Adam Jones perhaps made the catch of a lifetime in the seventh inning prior to the Cano homerun. Jones teammate Manny Machado led off the seventh mashing a ball that appeared to be clearly going over the fence. Jones never gave up racing back, jumping high and reaching his glove over the short fence to rob Machado of a homerun and robbing a fan of a souvenir. The fans erupted in cheers after the catch, many staring in disbelief. All Machado could do is tip his cap to Jones for the catch. He has seen him do that many times before while in an Orioles uniform. This time it was in a uniform that stated “USA”. Tyler Clippard could be seen mouthing from his lips “Oh my God”. It certainly defined what these games are all about. A collection of All Stars or semi All Stars making tremendous plays in the game.

Puerto Rico 13 Venezuela 2

In a game that didn’t mean much since Puerto Rico had clinched their final four advancement and Venezuela was eliminated, Puerto Rico thrashed the Venezuelans with 17 hits. Most of the damage was done in the later innings, when Venezuela went to its thin bullpen. Puerto Rico scored in every inning after the fifth, turning a 2-0 game into a rout.

The still unsigned Angel Pagan racked up three hits from the leadoff spot and Mike Aviles strung together four hits. Kennys Vargas closed out the scoring by slugging a two run homer in the ninth. Jose Deleon worked two outs into the third leaving Venezuela scoreless. Puerto Rico turned to what has turned into a very stingy bullpen to close out the game.

The semifinals begin Monday with the Netherlands doing battle with Puerto Rico. Both teams rely on young infielders to lead their teams. For the Netherlands it is Jonathan Schoop, Xander Bogaerts, Jurickson Profar (playing the outfield), Didi Gregorius and Andrelton Simmons. Puerto Rico relies on Carlos Correa, Francisco Lindor and Javier Baez.

On Tuesday the two traditional baseball powers Japan and the United States do battle. Both teams have a solid veteran presence, but Japan has some youth in Tetsuto Yamada and Yoshitomo Tsutsugoh who have carried the team offensively.

The fun that has defined the World Baseball Classic will continue for a few more days.

Puerto Rico Stings United States; Clinches Final Four Appearance

Saturday, March 18th, 2017

Puerto Rico rode a big four run first inning and made it stand to upset the United States 6-5. Marcus Stroman was not sharp as he gave up hits to the first six hitters he faced. If not for a flyout double play where Christian Yelich threw out Yadier Molina at third the inning could have been much worse. Carlos Beltran still scored the fourth run on the play to give Puerto Rico an early 4-0 lead.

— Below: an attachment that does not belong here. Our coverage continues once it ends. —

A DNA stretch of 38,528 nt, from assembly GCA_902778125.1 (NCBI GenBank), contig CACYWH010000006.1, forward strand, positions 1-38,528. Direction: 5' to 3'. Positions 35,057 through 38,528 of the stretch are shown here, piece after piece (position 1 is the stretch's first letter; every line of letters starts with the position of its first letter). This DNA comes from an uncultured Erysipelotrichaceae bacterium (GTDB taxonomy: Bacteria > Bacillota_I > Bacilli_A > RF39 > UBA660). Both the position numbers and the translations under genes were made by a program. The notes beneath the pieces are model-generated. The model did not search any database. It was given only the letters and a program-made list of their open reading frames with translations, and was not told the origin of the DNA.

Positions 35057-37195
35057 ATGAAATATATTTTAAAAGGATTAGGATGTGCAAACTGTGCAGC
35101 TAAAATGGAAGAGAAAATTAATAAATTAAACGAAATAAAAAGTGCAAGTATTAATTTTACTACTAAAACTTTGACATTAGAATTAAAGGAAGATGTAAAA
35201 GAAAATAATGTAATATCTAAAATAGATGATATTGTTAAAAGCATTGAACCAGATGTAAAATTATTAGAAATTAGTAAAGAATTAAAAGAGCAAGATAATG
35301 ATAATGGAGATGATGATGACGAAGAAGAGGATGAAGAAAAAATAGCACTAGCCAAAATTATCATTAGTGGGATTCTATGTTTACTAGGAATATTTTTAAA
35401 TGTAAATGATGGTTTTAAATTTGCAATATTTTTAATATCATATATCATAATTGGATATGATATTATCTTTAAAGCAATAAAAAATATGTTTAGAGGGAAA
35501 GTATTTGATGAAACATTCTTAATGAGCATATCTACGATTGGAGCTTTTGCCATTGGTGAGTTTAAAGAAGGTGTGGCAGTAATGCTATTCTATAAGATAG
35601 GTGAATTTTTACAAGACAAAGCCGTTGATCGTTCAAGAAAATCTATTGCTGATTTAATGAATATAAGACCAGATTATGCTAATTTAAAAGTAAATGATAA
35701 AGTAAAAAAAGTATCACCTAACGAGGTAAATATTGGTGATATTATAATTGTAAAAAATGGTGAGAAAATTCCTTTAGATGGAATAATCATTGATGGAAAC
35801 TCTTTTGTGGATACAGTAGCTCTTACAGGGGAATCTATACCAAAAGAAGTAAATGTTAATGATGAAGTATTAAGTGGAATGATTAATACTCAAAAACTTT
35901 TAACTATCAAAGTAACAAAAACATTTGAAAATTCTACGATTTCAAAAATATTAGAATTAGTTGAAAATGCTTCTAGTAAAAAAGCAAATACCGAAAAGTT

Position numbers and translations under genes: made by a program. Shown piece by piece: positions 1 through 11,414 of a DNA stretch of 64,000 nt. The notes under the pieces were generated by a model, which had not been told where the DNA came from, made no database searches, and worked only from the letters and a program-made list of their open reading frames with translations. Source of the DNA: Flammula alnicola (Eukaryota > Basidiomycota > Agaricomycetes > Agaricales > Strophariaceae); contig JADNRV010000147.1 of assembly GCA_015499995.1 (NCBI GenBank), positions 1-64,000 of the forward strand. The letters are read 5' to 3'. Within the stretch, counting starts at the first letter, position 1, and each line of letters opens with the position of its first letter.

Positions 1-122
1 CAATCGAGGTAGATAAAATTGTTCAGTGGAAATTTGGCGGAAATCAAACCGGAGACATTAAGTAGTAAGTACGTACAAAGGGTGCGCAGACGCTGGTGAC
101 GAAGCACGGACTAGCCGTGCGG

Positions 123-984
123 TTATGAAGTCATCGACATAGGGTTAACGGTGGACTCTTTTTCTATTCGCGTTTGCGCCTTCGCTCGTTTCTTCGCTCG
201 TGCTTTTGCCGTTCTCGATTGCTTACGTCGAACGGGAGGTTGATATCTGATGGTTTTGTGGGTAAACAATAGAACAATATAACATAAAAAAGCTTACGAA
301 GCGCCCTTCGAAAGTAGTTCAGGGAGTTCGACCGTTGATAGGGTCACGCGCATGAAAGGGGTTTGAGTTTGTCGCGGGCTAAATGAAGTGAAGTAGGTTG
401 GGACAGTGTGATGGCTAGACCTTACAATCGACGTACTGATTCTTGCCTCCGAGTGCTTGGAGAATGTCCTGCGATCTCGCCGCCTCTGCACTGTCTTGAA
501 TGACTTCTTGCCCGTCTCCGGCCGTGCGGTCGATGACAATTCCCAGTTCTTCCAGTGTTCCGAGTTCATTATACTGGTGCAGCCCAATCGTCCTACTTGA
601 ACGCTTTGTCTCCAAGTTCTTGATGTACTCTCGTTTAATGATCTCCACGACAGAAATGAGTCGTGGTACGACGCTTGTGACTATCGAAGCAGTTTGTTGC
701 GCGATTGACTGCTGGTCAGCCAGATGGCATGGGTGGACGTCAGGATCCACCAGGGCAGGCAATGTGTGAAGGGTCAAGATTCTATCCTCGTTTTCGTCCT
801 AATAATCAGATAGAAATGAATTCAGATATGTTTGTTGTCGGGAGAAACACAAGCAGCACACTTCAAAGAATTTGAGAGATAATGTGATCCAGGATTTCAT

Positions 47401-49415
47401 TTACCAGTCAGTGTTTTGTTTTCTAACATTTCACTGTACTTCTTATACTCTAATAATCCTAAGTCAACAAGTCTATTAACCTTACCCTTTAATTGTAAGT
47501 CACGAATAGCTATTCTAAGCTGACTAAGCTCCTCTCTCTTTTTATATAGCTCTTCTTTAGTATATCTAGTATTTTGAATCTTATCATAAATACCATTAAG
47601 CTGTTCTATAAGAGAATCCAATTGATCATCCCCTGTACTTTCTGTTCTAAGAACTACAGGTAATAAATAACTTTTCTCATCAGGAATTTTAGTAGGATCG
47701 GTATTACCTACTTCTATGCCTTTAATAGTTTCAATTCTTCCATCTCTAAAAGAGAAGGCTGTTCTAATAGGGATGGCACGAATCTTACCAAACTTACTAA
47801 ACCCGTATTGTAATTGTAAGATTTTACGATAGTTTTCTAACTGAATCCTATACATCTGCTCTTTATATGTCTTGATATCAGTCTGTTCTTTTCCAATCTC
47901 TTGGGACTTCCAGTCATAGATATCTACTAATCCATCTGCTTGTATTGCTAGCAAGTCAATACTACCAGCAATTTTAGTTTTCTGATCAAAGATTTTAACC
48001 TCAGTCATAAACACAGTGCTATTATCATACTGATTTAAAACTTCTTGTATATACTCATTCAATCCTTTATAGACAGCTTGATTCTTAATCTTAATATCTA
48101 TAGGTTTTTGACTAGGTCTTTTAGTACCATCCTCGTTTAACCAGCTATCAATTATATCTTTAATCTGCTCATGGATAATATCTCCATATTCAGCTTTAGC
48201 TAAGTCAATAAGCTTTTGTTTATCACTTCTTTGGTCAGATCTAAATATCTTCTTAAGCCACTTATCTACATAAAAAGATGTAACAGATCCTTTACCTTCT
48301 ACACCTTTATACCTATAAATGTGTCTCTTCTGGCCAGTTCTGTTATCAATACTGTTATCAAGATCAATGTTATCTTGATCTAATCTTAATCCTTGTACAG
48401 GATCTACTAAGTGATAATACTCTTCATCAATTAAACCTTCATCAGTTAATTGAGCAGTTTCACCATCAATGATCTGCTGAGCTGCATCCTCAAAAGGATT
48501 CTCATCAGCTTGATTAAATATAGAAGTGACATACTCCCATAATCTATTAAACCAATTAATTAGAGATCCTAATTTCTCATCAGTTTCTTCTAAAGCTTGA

The United States tried to peck away at the lead. A Nolan Arenado leadoff double and Eric Hosmer single in the second inning scored one run. Buster Posey walked to put two runners on but Daniel Murphy grounded into 1-6-3 double play. With a runner on third and two out Brandon Crawford grounded to second.

Marcus Stroman settled down after the first inning and pitched into the fifth when two out back to back singles resulted in his departure. Buster Posey had hit a solo shot in the top of the fifth to pull the United States to within 4-2. With two outs and two runners on Mychal Givens retired Yadier Molina on a fly out to keep the score at 4-2.

Andrew McCutchen got a little heated in the top of the sixth after a strike three call and was ejected from the game. Adam Jones followed with a solo homer to pull the United States to within one run. There were chants of U-S-A echoing in the background with the crowd smelling victory.

It was not to be. In the bottom of the sixth the Puerto Ricans won the game, scoring two runs without benefit of a hit. Javier Baez was hit by a pitch to start the inning. He stole second and Andrew Miller replaced Givens. Eddie Rosario walked. After a T.J. Rivera strikeout Puerto Rico pulled a double steal to put runners on second and third with one out. Miller was still able to strike out pinch hitter Enrique Hernandez for the second out. Angel Pagan grounded to Nolan Arenado at third for what appeared to be the third out but Arenado threw the ball away, allowing two runs to score. Puerto Rico had the lead back 6-3.

The United States rallied in the ninth falling 90 feet short of tying the game. Edwin Diaz began the inning by walking Nolan Arenado and giving up a single to Eric Hosmer putting runners on first and second with no out. Buster Posey struck out but a wild pitch moved the runners up one base. Paul Goldschmidt also struck out. Brandon Crawford put a charge into the crowd with a triple to left field. Edwin Diaz bore down and struck out Josh Harrison to end the game.

There were 32,463, the largest crowd at Petco Park for a WBC game. The win clinched a spot for Puerto Rico in the final four. Who goes with them to Los Angeles will depend on the winner of the United States and Dominican Republic game. A win by the Dominican Republic would make it a repeat of the final four from the 2013 World Baseball Classic. The Dominican Republic made a nice come back to win an exciting 6-5 game in the first round. They hope to repeat those efforts tonight to advance.